Pennsylvania state and company records show that in the year and a half that ended in December 2010, well operators reported recycling almost half of their drilling wastewater - 320 out of 680 million gallons. But at least 260 million gallons of wastewater were sent to plants that discharge their treated waste into rivers according to state data - an amount that would fill more than 28,800 tanker trucks stretching from about New York City to Richmond, Virginia. At least 50 million additional gallons of wastewater is unaccounted for, according to state records, due to gaps in tracking.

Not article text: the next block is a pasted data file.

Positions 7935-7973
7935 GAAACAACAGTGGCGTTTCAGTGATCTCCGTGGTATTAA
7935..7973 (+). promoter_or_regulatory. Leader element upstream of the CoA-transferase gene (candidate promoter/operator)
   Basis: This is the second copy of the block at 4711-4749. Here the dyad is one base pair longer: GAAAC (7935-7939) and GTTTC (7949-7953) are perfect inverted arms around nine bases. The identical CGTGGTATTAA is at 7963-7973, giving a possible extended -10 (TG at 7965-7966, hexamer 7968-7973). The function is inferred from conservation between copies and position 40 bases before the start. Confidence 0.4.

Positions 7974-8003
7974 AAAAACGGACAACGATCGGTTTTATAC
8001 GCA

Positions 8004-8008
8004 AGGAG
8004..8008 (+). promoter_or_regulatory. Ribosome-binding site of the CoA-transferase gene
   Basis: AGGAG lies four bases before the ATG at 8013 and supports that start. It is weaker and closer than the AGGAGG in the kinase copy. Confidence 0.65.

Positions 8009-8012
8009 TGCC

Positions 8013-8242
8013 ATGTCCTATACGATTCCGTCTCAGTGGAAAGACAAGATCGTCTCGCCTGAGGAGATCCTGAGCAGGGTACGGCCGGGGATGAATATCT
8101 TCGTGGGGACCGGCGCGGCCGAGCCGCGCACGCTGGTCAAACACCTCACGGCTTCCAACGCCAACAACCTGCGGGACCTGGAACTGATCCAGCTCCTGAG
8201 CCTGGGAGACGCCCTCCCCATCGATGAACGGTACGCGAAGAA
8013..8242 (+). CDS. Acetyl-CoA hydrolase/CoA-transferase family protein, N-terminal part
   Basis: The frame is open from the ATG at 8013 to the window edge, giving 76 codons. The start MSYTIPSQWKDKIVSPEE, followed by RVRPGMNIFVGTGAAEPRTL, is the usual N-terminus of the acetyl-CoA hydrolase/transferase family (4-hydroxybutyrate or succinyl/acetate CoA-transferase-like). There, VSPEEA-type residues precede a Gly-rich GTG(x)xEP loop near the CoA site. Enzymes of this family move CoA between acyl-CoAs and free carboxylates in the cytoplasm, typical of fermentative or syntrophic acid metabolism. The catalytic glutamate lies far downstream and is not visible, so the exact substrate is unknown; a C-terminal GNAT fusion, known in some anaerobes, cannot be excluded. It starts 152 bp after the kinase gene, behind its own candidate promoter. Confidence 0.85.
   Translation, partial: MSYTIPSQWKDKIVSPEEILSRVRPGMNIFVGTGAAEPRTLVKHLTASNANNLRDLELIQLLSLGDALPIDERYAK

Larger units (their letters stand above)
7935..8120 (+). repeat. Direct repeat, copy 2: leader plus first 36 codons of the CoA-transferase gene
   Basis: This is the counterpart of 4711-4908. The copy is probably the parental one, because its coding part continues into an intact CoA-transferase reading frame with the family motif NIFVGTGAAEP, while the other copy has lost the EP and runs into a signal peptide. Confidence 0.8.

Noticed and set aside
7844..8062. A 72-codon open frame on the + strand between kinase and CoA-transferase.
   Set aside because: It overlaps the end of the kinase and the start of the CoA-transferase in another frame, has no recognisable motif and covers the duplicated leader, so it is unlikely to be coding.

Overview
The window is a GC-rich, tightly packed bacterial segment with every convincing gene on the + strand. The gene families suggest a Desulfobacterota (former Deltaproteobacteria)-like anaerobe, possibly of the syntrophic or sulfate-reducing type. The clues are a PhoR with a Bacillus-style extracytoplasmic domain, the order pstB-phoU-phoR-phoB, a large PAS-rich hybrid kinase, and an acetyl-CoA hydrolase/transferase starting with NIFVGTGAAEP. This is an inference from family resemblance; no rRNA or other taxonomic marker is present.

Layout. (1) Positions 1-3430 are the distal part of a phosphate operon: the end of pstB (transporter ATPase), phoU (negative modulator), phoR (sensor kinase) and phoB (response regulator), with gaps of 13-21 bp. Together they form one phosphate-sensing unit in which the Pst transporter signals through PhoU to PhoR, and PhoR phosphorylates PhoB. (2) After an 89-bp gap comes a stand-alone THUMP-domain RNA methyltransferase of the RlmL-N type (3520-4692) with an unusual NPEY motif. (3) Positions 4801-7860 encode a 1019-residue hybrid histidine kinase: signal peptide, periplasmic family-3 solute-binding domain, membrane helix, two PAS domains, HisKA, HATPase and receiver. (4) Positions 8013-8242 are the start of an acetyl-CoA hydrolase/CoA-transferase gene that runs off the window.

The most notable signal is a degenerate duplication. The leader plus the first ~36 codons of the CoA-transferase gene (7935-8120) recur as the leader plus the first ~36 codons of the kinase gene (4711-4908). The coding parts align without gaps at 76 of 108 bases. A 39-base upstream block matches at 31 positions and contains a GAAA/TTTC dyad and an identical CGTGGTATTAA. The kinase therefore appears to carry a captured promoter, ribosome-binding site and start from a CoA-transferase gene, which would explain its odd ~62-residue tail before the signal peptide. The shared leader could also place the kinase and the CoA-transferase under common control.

More than 155,000 gallons of wastewater was sent by drilling company Ultra Resources to nine towns for dust suppression in 2009, state records show. The water came from two gas wells in Tioga County and contained radium at almost 700 times the levels allowed in drinking water.[6]

West Virginia

In West Virginia, environmental regulators and highway officials announced plans in 2010 for the state to start paying around five cents per gallon for gas drilling wastewater known as brine to melt ice on roads. They planned to buy about 1.2 million gallons of the wastewater at more than 120 sites around the state and to buy more as needed. There is a concern, however, that when the ice melts any chemicals, radioactive contaminants, and heavy metals in the wastewater will run off into water supplies.[6]

Water consumption issues by region

Colorado